[BBC03-P02] Detection of methylphosphonate and phosphite contained in suspended particles in spring water
Keywords:Methylphosphonate, Phosphite, Ion chromatography
Methylphosphonate and phosphite are included in the process of constituting a biological cycle of phosphorus. Bacteria in the ocean is supposed to produce methylphosphonate and phosphite in the cell (Van Mooy et al., 2015). In freshwater system, it is strongly suggested that Synechococcus metabolizes methylphosphonate in subsurface layer of Lake Saiko (Yamanashi, Japan) under strong phosphorus limitation. However, methylphosphonate and phosphite in natural are considered to be dissolved in extremely low concentrations. Therefore, no reports existed that have detected these phosphorus compounds in natural waters. New analytical method for the determination of methylphosphonate and phosphite in natural was developed based on ion chromatography, and it was applied to detect them in waters of Lake Biwa (Shiga Japan) and spring nearby shore of Lake Biwa.
Ion chromatography was used to detect trace methylphosphonate and phosphite. Eluent condition was modified to separate these compounds from other major anions (chloride, nitrate, and sulfate) based on the condition for trace phosphate determination in waters of Lake Biwa (Maruo et al., 2016: Tsuji et al., in press). Water samples were obtained from Lake Biwa (Nov. 4th, 2018) and springs nearshore of Lake Biwa named “Kanabo”, in Maibara city, Shiga Prefectute (Nov. 6th, 2018). To detect methylphosphonate and phosphite in suspended matter, water samples (each 1.5 L) were filtered with a polycarbonate membrane filter (Nuclepore: Whatman, pore size of 0.2 μm). Then, the filter and MQW 25 mL were put in a glass bottle. The glass bottle was allowed to stand for 1 hour in a water bath (60°C). After that, the extract solution contained was filtered with a disctype membrane filter (IC ACRODISC, Pall: pore size of 0.2 μm) and an all plastic syringe. The filtrate was injected in ion chromatograph system for the determination of methylphosphonate and phosphite included in suspended particles.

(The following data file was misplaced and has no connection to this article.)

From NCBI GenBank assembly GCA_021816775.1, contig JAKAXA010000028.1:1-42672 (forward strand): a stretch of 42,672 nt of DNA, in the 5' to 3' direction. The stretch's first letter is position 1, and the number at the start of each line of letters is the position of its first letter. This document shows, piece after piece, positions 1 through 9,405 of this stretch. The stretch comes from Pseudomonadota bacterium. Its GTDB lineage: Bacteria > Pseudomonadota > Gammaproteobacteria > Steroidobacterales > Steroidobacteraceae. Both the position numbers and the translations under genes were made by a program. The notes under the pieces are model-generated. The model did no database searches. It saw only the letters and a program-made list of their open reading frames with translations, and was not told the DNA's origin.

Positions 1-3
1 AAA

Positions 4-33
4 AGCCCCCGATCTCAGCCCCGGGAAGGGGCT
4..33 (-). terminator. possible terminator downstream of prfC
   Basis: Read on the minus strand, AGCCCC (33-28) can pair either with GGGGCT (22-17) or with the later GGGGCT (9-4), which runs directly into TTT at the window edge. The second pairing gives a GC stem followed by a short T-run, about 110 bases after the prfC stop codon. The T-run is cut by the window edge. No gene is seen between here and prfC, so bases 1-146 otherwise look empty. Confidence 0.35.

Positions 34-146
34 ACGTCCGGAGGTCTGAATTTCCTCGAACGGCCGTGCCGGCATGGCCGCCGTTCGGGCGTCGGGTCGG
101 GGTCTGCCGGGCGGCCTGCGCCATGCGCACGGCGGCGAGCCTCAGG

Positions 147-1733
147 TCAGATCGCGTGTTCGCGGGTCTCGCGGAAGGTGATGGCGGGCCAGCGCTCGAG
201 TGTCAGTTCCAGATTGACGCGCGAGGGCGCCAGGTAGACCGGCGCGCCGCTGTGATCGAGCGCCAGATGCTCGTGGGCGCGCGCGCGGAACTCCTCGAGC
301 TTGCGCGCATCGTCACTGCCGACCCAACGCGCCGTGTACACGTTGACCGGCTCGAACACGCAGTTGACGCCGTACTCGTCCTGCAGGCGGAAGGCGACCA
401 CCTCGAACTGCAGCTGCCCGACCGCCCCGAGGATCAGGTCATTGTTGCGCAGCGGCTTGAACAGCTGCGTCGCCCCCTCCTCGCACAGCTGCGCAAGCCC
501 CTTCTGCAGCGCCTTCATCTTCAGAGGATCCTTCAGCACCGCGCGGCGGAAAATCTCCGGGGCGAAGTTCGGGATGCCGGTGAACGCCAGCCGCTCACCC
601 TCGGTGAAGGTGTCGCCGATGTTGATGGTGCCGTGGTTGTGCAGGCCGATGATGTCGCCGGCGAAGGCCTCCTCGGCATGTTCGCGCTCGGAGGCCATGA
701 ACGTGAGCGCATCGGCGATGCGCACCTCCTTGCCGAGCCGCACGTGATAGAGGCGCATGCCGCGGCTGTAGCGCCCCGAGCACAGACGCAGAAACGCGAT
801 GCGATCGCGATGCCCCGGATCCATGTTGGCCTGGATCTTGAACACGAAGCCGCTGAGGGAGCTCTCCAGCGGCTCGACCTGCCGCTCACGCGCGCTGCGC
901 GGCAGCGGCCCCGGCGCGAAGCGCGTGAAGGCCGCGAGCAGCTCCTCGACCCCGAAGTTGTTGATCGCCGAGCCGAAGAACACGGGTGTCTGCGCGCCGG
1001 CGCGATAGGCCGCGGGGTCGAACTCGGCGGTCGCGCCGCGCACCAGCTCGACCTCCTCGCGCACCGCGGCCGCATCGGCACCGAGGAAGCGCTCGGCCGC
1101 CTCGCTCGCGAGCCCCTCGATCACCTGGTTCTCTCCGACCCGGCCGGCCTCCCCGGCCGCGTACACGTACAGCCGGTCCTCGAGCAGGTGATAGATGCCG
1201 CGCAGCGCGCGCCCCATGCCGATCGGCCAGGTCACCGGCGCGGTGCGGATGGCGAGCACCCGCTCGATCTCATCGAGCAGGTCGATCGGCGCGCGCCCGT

Immediately after collecting the sample water, the sample water was also filtered with a capsule filter (SUPOR Acropak 200 Capsule Filter, Pall: pore size 0.8 / 0.2 μm). Filtrate was used to determine methylphosphonate and phosphite dissolved in water.
Results and Discussion
Methylphosphonate (4.8 nM) and phosphite (3.6 nM) were detected in the solution extracted from suspended particles sampled in spring. Additionally, phosphite (23 nM) was detected in the solution extracted from suspended particles sampled in Lake Biwa. In dissolved fraction, both methylphosphate and phosphite were not detected at both sites. These compounds in dissolved fraction might exist in very low concentration and/or immediately utilized by biota. By ion chromatography, detection of methylphosphonate and phosphite contained in organisms sampled from other water systems is expected.
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